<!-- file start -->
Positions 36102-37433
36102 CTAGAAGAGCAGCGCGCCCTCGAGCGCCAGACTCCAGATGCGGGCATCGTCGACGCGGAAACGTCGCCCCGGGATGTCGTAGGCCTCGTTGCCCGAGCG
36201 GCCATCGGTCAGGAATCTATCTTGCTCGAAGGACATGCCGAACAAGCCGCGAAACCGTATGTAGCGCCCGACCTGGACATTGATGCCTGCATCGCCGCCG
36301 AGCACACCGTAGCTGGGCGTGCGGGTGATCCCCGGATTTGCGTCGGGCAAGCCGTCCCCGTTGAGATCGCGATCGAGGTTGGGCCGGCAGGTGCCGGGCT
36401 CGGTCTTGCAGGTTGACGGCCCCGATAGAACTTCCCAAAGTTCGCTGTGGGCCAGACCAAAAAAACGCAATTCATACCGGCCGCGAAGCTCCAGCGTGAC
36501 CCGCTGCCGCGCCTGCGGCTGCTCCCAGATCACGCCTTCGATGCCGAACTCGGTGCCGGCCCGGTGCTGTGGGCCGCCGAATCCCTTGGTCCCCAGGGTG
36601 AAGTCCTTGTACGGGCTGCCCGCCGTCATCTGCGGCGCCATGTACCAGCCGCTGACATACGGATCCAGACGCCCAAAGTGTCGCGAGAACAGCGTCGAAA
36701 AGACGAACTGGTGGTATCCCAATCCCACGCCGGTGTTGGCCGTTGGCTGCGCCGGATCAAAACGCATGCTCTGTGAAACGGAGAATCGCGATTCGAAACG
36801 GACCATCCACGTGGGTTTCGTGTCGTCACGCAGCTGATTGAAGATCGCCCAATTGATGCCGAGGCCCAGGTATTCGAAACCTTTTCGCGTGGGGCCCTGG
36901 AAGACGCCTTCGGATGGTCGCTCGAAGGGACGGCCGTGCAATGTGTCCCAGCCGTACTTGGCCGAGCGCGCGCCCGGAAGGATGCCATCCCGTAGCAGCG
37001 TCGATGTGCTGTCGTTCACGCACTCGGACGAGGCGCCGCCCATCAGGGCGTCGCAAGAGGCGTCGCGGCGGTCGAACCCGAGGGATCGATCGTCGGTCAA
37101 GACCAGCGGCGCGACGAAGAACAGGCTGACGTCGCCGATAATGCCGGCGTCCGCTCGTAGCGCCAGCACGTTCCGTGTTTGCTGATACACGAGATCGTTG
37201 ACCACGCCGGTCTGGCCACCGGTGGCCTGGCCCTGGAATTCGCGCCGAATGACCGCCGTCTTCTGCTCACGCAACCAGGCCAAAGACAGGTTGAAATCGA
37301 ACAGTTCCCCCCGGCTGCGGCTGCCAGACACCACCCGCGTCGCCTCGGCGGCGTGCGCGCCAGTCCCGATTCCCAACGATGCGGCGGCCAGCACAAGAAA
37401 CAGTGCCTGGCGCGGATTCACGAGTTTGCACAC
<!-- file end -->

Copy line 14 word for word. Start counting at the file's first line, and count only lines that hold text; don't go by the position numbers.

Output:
37301 ACAGTTCCCCCCGGCTGCGGCTGCCAGACACCACCCGCGTCGCCTCGGCGGCGTGCGCGCCAGTCCCGATTCCCAACGATGCGGCGGCCAGCACAAGAAA